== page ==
Friday, July 20, 2012

The Dispute Of Four Old Friends: My Reflection on Twenty Years After

I have not even got into the middle of this book yet, but I have been quite moved by the friendship of these four noble men: Athos, Porthos, Aramis and D’Artagnan, twenty years after their golden era of King’s Musketeers. The slogan of “all for one and one for all” seems to stick forever in my heart.

Twenty Years After depicted these four men in their later lives after Cardinal Richelieu dead. D’Artagnan was still the lieutenant of King’s Musketeers, while Athos and Porthos have been enjoying their retirement and prosperity, and Aramis has been giving himself to serve the Chucrh as an abbé. Now the new cardinal wanted to use their service again, and instructed D’Artagnan to gather his three friends. In this task, D’Artagnan only succeeded to persuade Porthos, while Athos and Aramis both rejected to join. Not only that, it appeared latter that Athos and Aramis was working on something against the Cardinal, but they did not tell D’Artagnan about this.

These four inseparable friends were now worked for two opposite sides. To avoid from killing each other, they agreed to have a reconciliation meeting. This meeting turned out to be the most interesting scene so far (I’m on page 279). From this meeting, I realized why it is very easy to make friends when we are in our 20s, but very difficult to maintain it to get through when we are approaching our 40s (I proved it myself). One of the reasons was clearly reflected in what D’Artagnan said in the meeting…

"It is not civil wars which disunite us; it is that we are all twenty years older. The loyal outburst of youth have gone, and given place to the din of interests, the breath of ambition, and the counsels of egotism.” ~D’Artagnan.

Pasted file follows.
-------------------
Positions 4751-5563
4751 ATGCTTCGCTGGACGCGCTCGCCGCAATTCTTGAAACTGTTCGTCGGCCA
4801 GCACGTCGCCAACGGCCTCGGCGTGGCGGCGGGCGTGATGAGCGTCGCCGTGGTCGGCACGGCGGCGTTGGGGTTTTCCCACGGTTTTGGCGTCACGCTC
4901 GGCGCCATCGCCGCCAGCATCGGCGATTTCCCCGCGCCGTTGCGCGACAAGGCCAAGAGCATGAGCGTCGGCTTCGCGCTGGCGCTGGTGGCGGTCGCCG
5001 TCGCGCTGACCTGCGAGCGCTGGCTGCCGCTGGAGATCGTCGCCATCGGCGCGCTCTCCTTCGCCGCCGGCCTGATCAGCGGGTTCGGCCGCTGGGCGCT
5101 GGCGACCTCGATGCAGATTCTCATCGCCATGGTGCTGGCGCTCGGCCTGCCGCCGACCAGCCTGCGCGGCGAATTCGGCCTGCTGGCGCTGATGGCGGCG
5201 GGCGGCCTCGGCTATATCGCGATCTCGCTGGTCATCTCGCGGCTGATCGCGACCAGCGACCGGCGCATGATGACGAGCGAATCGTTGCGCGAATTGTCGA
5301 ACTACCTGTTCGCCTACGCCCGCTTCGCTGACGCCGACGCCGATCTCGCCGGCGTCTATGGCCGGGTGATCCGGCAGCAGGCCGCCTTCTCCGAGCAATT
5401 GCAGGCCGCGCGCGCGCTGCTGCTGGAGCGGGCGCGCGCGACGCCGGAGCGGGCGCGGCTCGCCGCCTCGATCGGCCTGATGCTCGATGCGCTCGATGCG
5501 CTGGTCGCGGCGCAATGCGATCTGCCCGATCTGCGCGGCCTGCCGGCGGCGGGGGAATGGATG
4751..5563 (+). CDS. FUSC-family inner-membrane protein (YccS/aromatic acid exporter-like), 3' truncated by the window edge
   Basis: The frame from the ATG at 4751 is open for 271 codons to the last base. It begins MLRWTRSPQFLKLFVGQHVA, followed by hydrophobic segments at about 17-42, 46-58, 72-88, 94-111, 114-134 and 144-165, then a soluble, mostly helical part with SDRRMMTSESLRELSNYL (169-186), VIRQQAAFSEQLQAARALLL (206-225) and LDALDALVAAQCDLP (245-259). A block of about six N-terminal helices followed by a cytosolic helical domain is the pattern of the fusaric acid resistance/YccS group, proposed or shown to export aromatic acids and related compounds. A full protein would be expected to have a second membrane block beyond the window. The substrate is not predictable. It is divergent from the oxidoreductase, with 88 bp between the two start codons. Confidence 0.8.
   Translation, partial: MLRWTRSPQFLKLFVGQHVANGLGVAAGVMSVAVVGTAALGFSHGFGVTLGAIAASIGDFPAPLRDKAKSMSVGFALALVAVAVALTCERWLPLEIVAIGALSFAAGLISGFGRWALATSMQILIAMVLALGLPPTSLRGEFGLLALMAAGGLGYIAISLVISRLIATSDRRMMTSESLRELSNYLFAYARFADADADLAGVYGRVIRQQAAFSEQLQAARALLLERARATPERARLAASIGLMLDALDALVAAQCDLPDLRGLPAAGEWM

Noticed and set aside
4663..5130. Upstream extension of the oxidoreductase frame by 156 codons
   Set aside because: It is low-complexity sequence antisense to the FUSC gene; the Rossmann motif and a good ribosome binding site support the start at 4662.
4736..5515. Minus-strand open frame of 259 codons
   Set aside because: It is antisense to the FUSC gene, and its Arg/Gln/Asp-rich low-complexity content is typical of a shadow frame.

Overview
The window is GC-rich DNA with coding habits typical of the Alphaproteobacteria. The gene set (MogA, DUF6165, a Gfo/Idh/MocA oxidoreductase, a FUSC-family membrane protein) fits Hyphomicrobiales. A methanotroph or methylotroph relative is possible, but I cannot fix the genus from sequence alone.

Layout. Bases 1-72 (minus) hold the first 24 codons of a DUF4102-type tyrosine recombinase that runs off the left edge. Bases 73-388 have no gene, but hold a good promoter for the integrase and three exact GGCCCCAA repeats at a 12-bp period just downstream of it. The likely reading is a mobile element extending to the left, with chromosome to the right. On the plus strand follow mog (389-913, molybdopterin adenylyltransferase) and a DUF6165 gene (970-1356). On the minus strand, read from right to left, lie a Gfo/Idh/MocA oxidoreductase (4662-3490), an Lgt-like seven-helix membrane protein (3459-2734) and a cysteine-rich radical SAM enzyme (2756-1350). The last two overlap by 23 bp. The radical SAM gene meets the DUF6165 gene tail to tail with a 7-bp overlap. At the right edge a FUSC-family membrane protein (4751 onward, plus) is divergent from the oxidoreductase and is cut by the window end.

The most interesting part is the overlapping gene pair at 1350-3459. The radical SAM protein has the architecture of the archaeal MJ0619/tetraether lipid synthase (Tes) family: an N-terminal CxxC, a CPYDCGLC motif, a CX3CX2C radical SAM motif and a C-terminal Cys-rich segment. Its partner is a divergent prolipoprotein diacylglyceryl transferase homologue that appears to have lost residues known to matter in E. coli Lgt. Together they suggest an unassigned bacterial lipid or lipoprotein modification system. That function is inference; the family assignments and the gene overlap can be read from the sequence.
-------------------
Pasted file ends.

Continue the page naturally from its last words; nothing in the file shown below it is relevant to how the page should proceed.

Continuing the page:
And was confirmed by Aramis…

“Men are so constituted, and are not always twenty years old.” ~Aramis.

The fact is, when we reach the 30s, we used to pursue our own interests. Most of us have been married (or at least are thinking to have a family), that our career or business would be our priority. Idealism had been replaced with interest. In this story, D’Artagnan was all thinking about his career in the kingdom, Porthos was seeking his barony, something that he have not possessed yet, while Aramis has his own ambition to pursue a higher position in Church. Maybe it’s only Athos who did not have any strong interest, but his own principle.  

Back to the four friends’ dispute, the tender-hearted Athos could not accept that their meeting should be filled with suspicion, so when Aramis suggested him to bring his weapon for the meeting, the idea broke Athos’ heart…

“Oh, Aramis, upon my soul you make me feel very unhappy! You are disenchanting a heart not quite dead to friendship. I would almost prefer, I swear to you, that my heart should be plucked from my breast.” ~Athos.

Now, when I am analyzing the situation, it is difficult indeed to stay on either side. I am perhaps rather joining D’Artagnan’s (and Porthos) side, for at least he was openly telling the truth when he recruited Athos and Aramis. I agree what D’Artagnan said to Athos…

When I visited you at the Château de Bragelonne, I made you some propositions which you clearly understood, and instead of replying to me as to an old friend, you replied as to a child, and our friendship, of which you boast, was not broken yesterday by crossing swords, but by your dissimulation. ~D’Artagnan.

I am rather disappointed to know that Athos lied to D’Artagnan. With Aramis, I can understand, for he was always an opportunist, but Athos? Who—like D’Artagnan said—have always been praising their friendship…., how can he do it to D’Artagnan? Because he was afraid D’Artagnan would double-cross him by reporting to Cardinal? Oh come on Athos, you are a good diplomat; you know how to win D’Artagnan? Is it a sign that trustworthy had begun to disappear? See…how difficult it is to maintain your true friendship when you were overpowered by your own interests?

However, I am quite relieved that Dumas chose to reconcile those four friends through Athos, the leader and father of them all…

“We have lived together, hated and loved together, have spilt our blood, and perhaps, I will add also, there is between us a tie more powerful than that of friendship…” ~Athos.

And once again (I hope in the next chapters), four of them would fight again together for the sake of nothing-but-truth! Come on guys….you can do it!

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